If There Are No Bulls, Who Are The Buyers?

April 20, 2020

The news media and the pundits flailed around over the weekend trying to come up with reasons why the broad averages have rallied to within 10%-20% of record highs even though the global economy could be headed into a depression. ZeroHedge is usually able to provide plausible answers to such questions, but here's an attempt that fell short. It places commodity trading advisors at the center of the action: "CTAs, which are computer-driven models, do not care about such trivial facts as mass layoffs, millions of people infected with a deadly virus, and instead they only care if others are buying at which point they too join the buying frenzy."

I agree that CTAs don't care about facts, even world-changing ones. I also agree with the author's prediction that stocks eventually will fall much, much lower. But who are the "others" he says are attracting momentum players? And how could they rally stocks with sufficient vigor to not only overcome intense hedge-fund selling, but to build velocity against it? Surely they are not simply bullish buyers, as a Nomura quant quoted in the article seemed to imply. It taxes the imagination to think anyone could be bullish these days, with fallout from the pandemic threatening to inundate the economic world. Even financial advisors who have been telling clients to sit tight could not be so foolish as to think stocks are actually a buy at these levels, could they?

Tesla a Quick Doubler

So who's doing the buying, and why? There is just one, simple answer: short-covering bears, many of whom have been getting crushed by margin calls. I've always insisted that merely bullish buying is never sufficient to drive stocks through prior peaks and supply zones, even during bull markets. But short-covering can, and does, with power that correlates inversely with bearish sentiment at any given time. How else to explain the vertical recovery of Tesla shares, which have more than doubled since bottoming on March 23 at $350; and of Hyatt stock, which has bounced to $57 after bottoming last month at $24. We shouldn't be too surprised if Carnival stock catches fire now that the cruise line has been threatened with lawsuits by passengers alleging the company didn't clamp down on the fun soon enough.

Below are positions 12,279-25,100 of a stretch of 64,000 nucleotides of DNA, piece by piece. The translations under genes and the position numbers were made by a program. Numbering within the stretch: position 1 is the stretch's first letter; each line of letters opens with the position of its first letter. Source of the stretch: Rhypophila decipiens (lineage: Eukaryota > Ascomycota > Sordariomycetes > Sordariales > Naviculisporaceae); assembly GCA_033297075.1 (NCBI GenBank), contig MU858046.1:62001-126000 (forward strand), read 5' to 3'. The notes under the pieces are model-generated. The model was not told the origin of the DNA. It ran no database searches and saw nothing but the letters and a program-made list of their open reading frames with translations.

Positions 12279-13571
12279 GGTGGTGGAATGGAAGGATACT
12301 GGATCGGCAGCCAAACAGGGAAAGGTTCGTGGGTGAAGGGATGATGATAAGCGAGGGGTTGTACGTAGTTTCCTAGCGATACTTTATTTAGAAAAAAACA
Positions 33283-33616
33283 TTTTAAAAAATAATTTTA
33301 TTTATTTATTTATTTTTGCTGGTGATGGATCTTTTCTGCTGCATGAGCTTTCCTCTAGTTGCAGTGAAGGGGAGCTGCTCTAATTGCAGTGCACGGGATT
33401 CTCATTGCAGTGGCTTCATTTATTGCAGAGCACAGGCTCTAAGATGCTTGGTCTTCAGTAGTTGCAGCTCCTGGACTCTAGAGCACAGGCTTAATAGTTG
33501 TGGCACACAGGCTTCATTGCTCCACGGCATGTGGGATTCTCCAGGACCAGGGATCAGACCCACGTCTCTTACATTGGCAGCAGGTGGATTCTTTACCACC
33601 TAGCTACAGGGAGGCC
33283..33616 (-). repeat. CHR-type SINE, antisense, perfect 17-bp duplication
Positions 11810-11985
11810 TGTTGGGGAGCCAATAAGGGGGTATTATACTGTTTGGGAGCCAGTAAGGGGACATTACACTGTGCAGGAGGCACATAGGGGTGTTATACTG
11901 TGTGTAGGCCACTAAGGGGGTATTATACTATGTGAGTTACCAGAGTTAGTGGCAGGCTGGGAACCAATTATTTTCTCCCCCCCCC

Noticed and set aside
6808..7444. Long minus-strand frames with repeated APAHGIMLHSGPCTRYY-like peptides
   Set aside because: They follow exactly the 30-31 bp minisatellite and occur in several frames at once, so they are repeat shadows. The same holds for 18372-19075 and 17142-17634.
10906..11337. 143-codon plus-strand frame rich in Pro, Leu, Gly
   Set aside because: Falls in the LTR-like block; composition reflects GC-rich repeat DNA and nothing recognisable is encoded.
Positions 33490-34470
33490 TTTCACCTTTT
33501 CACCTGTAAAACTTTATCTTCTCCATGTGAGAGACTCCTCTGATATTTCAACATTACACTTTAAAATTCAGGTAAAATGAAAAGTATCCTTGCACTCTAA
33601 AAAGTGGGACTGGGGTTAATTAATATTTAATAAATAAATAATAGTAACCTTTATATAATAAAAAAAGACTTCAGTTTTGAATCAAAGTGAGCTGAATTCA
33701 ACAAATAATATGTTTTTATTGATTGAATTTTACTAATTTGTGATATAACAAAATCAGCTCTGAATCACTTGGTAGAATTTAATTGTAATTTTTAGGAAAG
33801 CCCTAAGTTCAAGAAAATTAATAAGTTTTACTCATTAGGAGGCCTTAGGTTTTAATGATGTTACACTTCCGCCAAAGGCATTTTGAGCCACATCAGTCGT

Investors could feel the same way someday. For now, though, leave it to the 'experts' to tell us these rallies are caused by buyers looking past all the bad news. What rubbish! Here's what's actually going on: Think of bears covering short positions as the source of nearly all of the buying. They have been shorting the rally with increasing boldness every inch of the way, and if they thought the S&P 500 was a great short at 2400, you can bet they see it as an even juicier short near 2900, where it is currently trading. That kind of thinking has brought only devastation so far, including an estimated $108 billion loss when the S&Ps rallied 18% over a three-day period in March. They evidently have learned nothing, since the bets bears piled against the S&P 500 ETF last week totaled $68 billion, the highest level since the statistic was first formulated in 2016.

Betting Against Buffett

Perhaps bears would be less bold if they stopped to consider who is on the other side of the bet. Warren Buffett, for one -- the best proxy we have for Smart Money. The Sage of Omaha, who recently held a $72 billion (!) position in Apple shares, obviously knows that dumping the stock would be self-defeating. So he has lightened his offers and let AAPL waft higher, distributing as many shares as he can whenever sizeable bids appear. This is how he and other big investors are unloading into the squeeze without sending stocks into retreat. It also describes what is happening to the stock market as a whole. AMZN and NFLX are icing on the cake, since both were hitting new all-time highs last week as they pulled the FAANGs higher.

This will continue until the last bear has been liquidated, sliced and diced. With no support from short-covering, stocks will start to fall, quickening in tempo when program trading kicks in. Circuit-breakers will give sellers fixed levels to pound on, the better to temporarily deplete them so that mini-short squeezes can occur from time to time.  The next major bear rally will not be as powerful as this one because more investors will be eager to get out.  Their financial advisors will still be telling them to sit tight, but fewer clients will believe the sales pitch. It is predictable that the bear market will end with the capitulation of those who are most bullish now. Jot down a few of their names and you can't go far wrong.

Rick Ackerman



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